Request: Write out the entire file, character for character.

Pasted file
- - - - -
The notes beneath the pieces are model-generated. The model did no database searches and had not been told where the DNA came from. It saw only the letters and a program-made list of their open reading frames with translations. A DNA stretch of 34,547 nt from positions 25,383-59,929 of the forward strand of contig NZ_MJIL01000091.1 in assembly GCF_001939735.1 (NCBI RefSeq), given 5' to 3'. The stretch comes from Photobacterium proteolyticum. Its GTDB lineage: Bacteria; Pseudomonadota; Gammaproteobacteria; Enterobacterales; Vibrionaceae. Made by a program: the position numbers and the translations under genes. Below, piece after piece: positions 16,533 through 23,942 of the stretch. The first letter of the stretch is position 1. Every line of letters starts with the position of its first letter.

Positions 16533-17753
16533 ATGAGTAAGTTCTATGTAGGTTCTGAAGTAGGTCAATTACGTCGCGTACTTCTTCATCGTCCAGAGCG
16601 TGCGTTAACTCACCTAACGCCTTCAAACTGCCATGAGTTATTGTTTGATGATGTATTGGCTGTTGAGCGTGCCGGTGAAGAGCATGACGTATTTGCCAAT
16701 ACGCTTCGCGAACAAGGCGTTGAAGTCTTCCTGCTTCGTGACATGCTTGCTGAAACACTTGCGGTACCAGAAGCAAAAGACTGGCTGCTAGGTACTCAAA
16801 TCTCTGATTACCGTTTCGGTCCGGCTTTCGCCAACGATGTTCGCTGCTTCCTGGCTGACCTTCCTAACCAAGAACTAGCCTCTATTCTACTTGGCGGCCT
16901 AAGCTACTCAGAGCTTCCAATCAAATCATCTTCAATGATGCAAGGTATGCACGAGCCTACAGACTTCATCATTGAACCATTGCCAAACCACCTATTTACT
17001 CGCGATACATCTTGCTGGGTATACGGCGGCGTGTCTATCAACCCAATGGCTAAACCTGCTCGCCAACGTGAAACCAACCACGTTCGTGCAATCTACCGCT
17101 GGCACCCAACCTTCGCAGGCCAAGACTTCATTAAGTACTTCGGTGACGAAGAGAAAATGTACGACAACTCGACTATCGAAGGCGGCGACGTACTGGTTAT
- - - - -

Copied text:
The notes beneath the pieces are model-generated. The model did no database searches and had not been told where the DNA came from. It saw only the letters and a program-made list of their open reading frames with translations. A DNA stretch of 34,547 nt from positions 25,383-59,929 of the forward strand of contig NZ_MJIL01000091.1 in assembly GCF_001939735.1 (NCBI RefSeq), given 5' to 3'. The stretch comes from Photobacterium proteolyticum. Its GTDB lineage: Bacteria; Pseudomonadota; Gammaproteobacteria; Enterobacterales; Vibrionaceae. Made by a program: the position numbers and the translations under genes. Below, piece after piece: positions 16,533 through 23,942 of the stretch. The first letter of the stretch is position 1. Every line of letters starts with the position of its first letter.

Positions 16533-17753
16533 ATGAGTAAGTTCTATGTAGGTTCTGAAGTAGGTCAATTACGTCGCGTACTTCTTCATCGTCCAGAGCG
16601 TGCGTTAACTCACCTAACGCCTTCAAACTGCCATGAGTTATTGTTTGATGATGTATTGGCTGTTGAGCGTGCCGGTGAAGAGCATGACGTATTTGCCAAT
16701 ACGCTTCGCGAACAAGGCGTTGAAGTCTTCCTGCTTCGTGACATGCTTGCTGAAACACTTGCGGTACCAGAAGCAAAAGACTGGCTGCTAGGTACTCAAA
16801 TCTCTGATTACCGTTTCGGTCCGGCTTTCGCCAACGATGTTCGCTGCTTCCTGGCTGACCTTCCTAACCAAGAACTAGCCTCTATTCTACTTGGCGGCCT
16901 AAGCTACTCAGAGCTTCCAATCAAATCATCTTCAATGATGCAAGGTATGCACGAGCCTACAGACTTCATCATTGAACCATTGCCAAACCACCTATTTACT
17001 CGCGATACATCTTGCTGGGTATACGGCGGCGTGTCTATCAACCCAATGGCTAAACCTGCTCGCCAACGTGAAACCAACCACGTTCGTGCAATCTACCGCT
17101 GGCACCCAACCTTCGCAGGCCAAGACTTCATTAAGTACTTCGGTGACGAAGAGAAAATGTACGACAACTCGACTATCGAAGGCGGCGACGTACTGGTTAT